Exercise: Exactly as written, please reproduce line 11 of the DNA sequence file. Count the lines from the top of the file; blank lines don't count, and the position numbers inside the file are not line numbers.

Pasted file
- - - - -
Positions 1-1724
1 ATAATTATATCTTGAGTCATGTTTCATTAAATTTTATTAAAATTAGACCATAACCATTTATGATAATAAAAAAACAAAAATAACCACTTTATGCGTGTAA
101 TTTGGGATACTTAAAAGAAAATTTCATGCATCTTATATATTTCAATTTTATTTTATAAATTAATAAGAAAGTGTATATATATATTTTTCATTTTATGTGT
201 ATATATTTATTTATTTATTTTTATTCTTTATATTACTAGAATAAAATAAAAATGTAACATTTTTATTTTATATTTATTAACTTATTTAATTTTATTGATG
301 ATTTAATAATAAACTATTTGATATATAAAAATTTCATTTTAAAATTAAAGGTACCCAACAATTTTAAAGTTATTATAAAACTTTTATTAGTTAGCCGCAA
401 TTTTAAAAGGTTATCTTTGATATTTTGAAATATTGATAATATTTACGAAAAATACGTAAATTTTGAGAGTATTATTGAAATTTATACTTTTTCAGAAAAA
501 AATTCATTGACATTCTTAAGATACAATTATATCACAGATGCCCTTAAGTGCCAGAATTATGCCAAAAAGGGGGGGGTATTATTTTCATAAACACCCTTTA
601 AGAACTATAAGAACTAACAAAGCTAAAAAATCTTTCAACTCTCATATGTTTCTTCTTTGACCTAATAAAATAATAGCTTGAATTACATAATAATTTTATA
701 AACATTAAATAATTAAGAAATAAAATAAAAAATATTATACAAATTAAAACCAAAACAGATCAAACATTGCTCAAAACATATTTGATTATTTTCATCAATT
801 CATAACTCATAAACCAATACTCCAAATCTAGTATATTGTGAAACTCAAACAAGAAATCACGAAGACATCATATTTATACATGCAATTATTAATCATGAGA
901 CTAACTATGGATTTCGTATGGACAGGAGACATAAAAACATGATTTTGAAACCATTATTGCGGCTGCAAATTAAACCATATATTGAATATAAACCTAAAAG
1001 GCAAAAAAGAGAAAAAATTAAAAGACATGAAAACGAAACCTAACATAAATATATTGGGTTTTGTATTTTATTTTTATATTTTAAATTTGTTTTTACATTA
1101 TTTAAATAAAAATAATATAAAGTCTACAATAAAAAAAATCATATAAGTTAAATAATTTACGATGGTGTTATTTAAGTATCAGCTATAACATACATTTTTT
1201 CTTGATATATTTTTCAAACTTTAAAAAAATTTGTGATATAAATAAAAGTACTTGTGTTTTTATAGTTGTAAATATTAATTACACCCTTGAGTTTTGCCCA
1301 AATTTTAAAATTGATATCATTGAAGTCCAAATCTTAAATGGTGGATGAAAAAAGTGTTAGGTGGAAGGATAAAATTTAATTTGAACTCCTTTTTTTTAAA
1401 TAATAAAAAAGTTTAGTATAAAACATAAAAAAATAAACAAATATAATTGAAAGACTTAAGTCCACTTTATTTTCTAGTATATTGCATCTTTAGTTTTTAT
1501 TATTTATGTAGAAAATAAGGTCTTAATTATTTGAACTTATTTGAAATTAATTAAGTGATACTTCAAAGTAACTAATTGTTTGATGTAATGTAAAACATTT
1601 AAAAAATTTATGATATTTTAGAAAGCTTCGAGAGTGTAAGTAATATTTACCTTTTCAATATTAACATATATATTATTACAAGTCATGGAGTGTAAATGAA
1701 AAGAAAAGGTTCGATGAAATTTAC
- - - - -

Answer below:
901 CTAACTATGGATTTCGTATGGACAGGAGACATAAAAACATGATTTTGAAACCATTATTGCGGCTGCAAATTAAACCATATATTGAATATAAACCTAAAAG